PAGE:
self.populate_next_airplanes_wake_vortices()

def populate_next_airplanes_wake_vortex_vertices(self, prescribed_wake=True):
"""This method populates the locations of the next airplane's wake vortex
vertices.

:param prescribed_wake: Bool, optional
This parameter determines if the solver uses a prescribed wake model. If
false it will use a free-wake,
which may be more accurate but will make the solver significantly slower.
The default is True.
:return: None
"""

# Check if this is not the last step.
if self.current_step < self.num_steps - 1:

# Get the next airplane object and the current airplane's number of wings.
num_wings = len(self.current_airplane.wings)

# Iterate through the wing positions.
for wing_num in range(num_wings):

# Get the wing objects at this position from the current and the next
# airplane.
this_wing = self.current_airplane.wings(wing_num)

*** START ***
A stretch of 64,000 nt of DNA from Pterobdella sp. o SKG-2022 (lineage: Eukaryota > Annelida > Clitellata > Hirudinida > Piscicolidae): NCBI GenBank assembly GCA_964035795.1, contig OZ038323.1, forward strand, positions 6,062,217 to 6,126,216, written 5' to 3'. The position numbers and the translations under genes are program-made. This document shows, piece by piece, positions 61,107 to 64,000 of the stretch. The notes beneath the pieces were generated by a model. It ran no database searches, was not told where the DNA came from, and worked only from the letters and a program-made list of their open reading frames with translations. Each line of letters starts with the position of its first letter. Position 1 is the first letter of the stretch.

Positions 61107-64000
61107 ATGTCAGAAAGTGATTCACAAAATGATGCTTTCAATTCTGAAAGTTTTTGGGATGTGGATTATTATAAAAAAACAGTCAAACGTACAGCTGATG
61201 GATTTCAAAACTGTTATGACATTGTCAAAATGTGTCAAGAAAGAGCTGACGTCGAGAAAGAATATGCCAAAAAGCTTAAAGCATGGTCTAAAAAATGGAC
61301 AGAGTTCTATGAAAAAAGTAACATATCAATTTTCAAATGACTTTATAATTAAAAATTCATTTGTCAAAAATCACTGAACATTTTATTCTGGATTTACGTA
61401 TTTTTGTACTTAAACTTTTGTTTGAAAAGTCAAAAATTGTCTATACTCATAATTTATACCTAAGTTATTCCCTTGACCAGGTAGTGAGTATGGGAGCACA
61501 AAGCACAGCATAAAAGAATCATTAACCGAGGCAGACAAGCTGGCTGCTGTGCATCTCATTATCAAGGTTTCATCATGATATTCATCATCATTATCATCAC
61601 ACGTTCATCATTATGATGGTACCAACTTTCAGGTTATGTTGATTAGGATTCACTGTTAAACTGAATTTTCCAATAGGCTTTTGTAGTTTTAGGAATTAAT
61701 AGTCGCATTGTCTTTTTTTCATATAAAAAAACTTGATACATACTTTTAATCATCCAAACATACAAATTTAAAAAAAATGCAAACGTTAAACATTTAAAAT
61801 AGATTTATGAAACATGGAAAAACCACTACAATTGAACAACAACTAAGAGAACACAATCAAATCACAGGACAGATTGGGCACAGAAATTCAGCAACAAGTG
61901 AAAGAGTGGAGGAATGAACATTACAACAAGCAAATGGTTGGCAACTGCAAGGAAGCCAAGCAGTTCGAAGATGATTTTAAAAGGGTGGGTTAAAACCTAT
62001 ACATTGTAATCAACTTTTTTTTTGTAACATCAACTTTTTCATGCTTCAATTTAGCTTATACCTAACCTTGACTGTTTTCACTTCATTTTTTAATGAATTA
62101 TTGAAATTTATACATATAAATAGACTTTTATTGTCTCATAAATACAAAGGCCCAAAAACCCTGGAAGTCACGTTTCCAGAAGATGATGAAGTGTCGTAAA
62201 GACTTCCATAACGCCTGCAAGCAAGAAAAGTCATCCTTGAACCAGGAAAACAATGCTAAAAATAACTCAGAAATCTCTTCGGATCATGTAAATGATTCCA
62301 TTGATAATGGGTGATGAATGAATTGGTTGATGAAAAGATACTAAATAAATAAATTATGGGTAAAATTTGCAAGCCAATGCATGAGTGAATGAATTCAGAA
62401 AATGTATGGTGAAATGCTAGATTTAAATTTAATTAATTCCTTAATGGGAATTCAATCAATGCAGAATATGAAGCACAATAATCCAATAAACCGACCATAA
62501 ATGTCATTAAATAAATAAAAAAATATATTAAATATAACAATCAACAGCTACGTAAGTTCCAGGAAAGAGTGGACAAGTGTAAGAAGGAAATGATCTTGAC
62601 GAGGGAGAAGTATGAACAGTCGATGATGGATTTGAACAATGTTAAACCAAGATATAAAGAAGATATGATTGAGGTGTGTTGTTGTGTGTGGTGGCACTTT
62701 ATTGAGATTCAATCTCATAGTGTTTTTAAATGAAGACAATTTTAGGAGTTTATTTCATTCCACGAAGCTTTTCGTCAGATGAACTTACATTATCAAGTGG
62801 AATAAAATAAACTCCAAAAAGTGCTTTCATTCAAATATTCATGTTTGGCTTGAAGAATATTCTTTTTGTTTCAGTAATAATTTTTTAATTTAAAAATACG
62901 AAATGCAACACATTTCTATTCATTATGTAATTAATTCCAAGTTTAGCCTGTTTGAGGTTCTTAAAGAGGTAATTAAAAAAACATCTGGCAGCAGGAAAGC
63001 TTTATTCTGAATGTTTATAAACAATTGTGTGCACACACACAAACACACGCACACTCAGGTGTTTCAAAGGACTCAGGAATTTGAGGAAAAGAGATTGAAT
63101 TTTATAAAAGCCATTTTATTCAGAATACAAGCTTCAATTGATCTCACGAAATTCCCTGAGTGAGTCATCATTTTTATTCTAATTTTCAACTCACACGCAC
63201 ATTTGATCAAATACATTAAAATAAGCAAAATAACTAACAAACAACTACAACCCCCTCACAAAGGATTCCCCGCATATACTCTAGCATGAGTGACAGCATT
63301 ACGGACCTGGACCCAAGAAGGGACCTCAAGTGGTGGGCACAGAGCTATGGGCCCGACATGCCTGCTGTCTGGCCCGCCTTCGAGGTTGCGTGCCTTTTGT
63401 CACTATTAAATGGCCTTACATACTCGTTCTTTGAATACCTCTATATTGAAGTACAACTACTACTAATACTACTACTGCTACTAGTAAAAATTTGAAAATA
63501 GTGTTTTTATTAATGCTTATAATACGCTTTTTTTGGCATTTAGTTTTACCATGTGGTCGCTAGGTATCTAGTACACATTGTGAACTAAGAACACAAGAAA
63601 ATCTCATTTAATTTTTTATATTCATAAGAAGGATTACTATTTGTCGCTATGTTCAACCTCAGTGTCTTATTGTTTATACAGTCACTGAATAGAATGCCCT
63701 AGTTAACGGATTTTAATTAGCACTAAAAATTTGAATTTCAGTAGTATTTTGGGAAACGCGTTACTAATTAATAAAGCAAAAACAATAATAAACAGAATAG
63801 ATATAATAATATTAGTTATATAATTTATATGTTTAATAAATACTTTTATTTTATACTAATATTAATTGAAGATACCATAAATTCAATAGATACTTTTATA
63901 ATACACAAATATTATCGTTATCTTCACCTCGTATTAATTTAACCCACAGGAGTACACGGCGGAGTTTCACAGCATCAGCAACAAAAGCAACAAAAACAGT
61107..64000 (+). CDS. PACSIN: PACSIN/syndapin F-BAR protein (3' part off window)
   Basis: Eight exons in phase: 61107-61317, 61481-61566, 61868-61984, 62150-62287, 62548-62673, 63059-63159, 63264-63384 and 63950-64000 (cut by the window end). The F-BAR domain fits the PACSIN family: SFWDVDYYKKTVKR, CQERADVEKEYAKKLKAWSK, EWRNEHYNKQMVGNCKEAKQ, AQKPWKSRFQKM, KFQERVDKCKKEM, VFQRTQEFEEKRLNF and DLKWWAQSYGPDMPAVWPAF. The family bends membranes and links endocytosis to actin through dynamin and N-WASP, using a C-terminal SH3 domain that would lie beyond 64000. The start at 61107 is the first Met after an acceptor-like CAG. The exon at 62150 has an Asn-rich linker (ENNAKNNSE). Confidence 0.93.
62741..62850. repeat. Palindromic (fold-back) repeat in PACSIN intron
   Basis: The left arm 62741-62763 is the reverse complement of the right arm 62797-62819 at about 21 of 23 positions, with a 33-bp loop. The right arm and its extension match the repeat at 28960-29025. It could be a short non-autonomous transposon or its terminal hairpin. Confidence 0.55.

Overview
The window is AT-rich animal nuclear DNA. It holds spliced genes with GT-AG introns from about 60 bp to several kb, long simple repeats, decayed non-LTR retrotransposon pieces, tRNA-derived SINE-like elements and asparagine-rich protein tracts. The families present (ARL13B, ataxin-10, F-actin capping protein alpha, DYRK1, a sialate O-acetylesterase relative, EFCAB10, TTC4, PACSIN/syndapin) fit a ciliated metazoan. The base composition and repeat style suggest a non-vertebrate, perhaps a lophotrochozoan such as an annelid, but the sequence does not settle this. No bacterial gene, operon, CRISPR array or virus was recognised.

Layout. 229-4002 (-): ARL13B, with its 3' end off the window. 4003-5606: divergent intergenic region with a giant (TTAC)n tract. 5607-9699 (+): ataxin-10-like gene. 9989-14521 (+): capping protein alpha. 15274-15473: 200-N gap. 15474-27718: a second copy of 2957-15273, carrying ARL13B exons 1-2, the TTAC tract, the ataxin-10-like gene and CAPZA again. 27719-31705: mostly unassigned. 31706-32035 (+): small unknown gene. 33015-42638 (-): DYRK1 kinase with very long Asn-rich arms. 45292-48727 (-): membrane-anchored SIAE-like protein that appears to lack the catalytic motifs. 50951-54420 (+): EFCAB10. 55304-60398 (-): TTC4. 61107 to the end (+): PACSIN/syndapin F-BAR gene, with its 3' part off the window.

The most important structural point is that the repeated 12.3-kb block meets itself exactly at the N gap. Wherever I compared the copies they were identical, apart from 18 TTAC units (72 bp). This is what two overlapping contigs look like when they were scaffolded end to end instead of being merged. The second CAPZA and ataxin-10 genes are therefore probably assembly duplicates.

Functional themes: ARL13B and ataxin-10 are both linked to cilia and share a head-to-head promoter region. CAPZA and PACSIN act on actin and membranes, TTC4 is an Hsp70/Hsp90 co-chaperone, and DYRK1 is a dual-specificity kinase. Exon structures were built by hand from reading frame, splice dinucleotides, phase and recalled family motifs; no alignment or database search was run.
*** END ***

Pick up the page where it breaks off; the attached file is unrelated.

next_wing = next_airplane.wings(wing_num)

# Check if this is the first step.
if self.current_step == 0:

# Get the current wing's number of chordwise and spanwise panels.
num_spanwise_panels = this_wing.num_spanwise_panels
num_chordwise_panels = this_wing.num_chordwise_panels

# Set the chordwise position to be at the trailing edge.
chordwise_position = num_chordwise_panels - 1

# Initialize a matrix to hold the vertices of the new row of wake
# ring vortices.
first_row_of_wake_ring_vortex_vertices = np.zeros(
(1, num_spanwise_panels + 1, 3)
)

# Iterate through the spanwise panel positions.
for spanwise_position in range(num_spanwise_panels):

# Get the next wing's panel object at this location.